Why EVs are considered greener
The number of electric cars, trucks, vans and other vehicles on the road around the world is expected to grow from over 11 million in 2020 to almost 145 million vehicles by 2030, according to the International Energy Agency. And a recent Consumer Reports study found that more than a third (36%) of Americans plan to buy or lease an electric-only car or other vehicle, or are seriously considering doing so.
Saving money on gas was the main reason people cited for switching from gas-powered vehicles to electric cars, according to a February 2022 AAA consumer survey.
But, according to a Consumer Reports 2022 survey, 61% of Americans say that when buying or leasing a vehicle the impact on the environment is also important to them.
And research by the International Council on Clean Transportation and others shows that electric cars are better for the environment and cleaner than internal combustion engine cars over their lifetime.
Beyond the cool factor, electric cars are better for the environment than gas-powered vehicles because they have a smaller carbon footprint, reduce air pollution and decrease the use and disposal of fluids such as motor oil.
“In full electric mode, an electric car produces zero tailpipe emissions, dramatically lowering smog and greenhouse gas emissions even when considering electricity generation,” the California Air Resources Board notes.hat
That is a key reason car culture-crazy California is banning the sale of new gasoline-powered vehicles starting in 2035. Washington Gov. Jay Inslee announced in 2022 that the state would follow California’s lead with its own ban in 2035, and Washington’s legislature has already passed a law setting as a target that all vehicles of model year 2030 or later sold in the state would be electric vehicles.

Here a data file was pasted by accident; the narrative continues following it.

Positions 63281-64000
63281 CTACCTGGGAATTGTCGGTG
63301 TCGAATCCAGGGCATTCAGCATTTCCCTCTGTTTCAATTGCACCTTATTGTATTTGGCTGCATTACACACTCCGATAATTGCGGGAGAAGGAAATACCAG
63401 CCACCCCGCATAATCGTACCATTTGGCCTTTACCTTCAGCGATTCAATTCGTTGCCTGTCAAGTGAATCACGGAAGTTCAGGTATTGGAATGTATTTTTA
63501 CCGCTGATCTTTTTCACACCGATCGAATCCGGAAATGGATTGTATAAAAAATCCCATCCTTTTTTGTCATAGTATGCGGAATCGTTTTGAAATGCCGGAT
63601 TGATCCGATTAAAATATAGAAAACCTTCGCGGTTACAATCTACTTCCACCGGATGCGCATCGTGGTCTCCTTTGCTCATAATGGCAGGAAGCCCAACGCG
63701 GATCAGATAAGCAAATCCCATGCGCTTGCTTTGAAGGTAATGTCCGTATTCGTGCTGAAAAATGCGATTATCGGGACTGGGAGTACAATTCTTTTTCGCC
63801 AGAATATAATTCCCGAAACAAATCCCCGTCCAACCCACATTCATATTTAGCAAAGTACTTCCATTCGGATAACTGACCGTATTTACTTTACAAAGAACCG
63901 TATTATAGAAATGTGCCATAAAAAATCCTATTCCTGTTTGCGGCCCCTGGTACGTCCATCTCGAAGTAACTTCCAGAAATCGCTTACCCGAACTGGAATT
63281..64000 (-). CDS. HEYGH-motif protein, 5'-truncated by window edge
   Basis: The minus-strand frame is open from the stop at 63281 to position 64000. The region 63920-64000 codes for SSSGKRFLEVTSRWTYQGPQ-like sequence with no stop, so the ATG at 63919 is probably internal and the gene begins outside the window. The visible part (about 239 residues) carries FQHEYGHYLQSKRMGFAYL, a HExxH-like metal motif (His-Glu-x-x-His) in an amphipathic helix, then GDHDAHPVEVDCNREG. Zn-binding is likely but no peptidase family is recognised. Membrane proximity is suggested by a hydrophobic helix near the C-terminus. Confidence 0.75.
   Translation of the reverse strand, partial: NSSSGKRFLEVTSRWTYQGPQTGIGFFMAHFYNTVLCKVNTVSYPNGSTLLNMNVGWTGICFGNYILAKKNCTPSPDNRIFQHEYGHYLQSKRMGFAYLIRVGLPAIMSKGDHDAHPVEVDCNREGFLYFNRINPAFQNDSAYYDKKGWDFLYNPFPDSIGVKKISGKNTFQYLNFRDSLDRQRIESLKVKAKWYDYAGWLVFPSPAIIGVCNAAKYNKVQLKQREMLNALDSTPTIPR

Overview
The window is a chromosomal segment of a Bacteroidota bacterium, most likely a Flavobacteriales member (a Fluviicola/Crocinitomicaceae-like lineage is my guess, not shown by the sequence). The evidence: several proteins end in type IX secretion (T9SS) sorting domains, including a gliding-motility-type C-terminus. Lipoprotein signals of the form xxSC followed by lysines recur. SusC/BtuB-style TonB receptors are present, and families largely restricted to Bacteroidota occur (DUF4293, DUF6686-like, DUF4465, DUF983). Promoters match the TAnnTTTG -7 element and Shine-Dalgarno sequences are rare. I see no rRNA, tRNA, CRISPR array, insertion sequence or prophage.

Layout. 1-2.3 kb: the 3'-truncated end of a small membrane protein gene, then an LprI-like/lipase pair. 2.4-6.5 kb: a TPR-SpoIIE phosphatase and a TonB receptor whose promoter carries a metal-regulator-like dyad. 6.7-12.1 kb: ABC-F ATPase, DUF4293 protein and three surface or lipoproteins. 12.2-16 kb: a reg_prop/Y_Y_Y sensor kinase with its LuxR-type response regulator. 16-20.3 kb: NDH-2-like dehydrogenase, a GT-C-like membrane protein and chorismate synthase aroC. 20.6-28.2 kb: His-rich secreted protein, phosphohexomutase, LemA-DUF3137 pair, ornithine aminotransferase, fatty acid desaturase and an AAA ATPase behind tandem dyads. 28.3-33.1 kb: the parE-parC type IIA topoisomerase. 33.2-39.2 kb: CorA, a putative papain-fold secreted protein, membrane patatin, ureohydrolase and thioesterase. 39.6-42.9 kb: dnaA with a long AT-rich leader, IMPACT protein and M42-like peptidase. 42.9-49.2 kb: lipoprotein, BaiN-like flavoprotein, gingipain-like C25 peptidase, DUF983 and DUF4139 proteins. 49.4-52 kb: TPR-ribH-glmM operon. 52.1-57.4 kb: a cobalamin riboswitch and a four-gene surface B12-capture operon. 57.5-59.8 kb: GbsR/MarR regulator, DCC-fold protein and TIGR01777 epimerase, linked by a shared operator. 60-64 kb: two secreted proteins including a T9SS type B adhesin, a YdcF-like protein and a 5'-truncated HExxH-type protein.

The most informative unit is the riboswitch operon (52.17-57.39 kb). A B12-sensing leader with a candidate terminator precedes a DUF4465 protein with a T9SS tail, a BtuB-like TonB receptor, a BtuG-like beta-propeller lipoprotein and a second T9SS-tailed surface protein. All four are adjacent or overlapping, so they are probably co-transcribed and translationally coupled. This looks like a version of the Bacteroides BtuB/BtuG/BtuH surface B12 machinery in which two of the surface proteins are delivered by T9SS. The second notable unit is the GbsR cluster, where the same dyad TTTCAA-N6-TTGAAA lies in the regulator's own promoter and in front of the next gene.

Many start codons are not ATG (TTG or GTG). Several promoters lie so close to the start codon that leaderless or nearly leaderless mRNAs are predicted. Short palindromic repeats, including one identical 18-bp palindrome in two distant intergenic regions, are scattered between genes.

Additionally, Washington has adopted California’s more protective vehicle emission standards for new vehicles starting with model year 2025, as part of the 2020 Motor Vehicle Emission Standards law. This included new requirements to gradually increase the number of zero-emission vehicles sold in Washington. Although the law does not ban gas or diesel vehicles currently on the road, it is intended to steadily replace fossil fuel-powered vehicles with cleaner models in new vehicle sales.
And many car manufacturers, including General Motors, Cadillac, Lexus, Mercedes Benz and others have announced plans to move all or most of their production from gas-powered vehicles to electric cars, trucks and other vehicles by 2035. So, it will not be all that long before most all new vehicles for sale will be electric.
In the meantime, actively choosing to purchase and drive an electric car over a gas-powered one offers a lengthy list of environmental benefits.
For example, in addition to producing zero tailpipe emissions, regenerative braking – which allows energy otherwise lost during braking an electric car to be used to help recharge its battery – reduces brake dust and makes driving an electric car more efficient in stop-and-go traffic.